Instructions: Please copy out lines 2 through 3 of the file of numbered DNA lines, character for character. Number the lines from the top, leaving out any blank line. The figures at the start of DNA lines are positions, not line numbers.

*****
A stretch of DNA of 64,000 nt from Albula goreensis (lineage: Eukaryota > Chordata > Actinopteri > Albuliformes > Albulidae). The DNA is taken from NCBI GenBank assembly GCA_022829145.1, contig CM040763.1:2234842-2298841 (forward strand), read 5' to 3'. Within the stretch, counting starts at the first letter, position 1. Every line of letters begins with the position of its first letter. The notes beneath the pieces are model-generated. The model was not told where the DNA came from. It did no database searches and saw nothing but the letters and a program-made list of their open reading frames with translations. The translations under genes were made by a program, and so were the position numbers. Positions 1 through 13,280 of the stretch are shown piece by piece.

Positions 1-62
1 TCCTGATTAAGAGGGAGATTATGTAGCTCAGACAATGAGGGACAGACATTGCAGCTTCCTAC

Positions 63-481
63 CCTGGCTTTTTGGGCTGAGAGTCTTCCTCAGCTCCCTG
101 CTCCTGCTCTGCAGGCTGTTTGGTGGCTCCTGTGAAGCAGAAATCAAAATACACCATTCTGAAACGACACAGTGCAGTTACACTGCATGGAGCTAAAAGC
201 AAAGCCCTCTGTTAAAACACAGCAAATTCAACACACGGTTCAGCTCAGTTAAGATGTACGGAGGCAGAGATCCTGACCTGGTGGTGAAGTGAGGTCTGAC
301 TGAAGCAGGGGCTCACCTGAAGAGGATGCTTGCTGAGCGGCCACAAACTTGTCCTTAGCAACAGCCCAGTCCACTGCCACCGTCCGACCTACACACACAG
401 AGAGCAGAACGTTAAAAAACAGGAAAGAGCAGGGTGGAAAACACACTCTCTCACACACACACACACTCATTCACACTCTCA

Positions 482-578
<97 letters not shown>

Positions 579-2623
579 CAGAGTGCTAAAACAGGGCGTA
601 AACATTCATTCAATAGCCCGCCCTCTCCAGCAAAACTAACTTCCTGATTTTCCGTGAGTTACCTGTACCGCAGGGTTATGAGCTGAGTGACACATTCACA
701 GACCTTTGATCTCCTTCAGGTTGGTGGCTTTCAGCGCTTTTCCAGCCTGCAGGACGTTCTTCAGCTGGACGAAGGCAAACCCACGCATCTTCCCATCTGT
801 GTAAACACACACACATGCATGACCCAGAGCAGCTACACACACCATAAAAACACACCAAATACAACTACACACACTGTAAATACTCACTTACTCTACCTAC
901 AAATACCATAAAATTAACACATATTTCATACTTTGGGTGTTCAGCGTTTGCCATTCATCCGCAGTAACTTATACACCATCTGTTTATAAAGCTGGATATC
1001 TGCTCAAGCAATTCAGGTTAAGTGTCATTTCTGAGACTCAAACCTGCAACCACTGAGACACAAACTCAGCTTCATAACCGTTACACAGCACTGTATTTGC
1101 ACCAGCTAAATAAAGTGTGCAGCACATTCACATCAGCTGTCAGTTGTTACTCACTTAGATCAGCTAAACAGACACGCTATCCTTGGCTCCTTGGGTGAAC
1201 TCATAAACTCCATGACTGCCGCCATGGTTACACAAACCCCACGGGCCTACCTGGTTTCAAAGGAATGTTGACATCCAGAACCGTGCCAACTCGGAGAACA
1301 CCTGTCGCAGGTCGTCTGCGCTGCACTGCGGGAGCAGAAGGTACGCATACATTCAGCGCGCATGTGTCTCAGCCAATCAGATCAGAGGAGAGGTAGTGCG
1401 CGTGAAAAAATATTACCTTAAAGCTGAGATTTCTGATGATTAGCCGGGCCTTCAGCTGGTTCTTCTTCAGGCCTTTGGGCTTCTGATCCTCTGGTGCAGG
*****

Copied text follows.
Positions 1-62
1 TCCTGATTAAGAGGGAGATTATGTAGCTCAGACAATGAGGGACAGACATTGCAGCTTCCTAC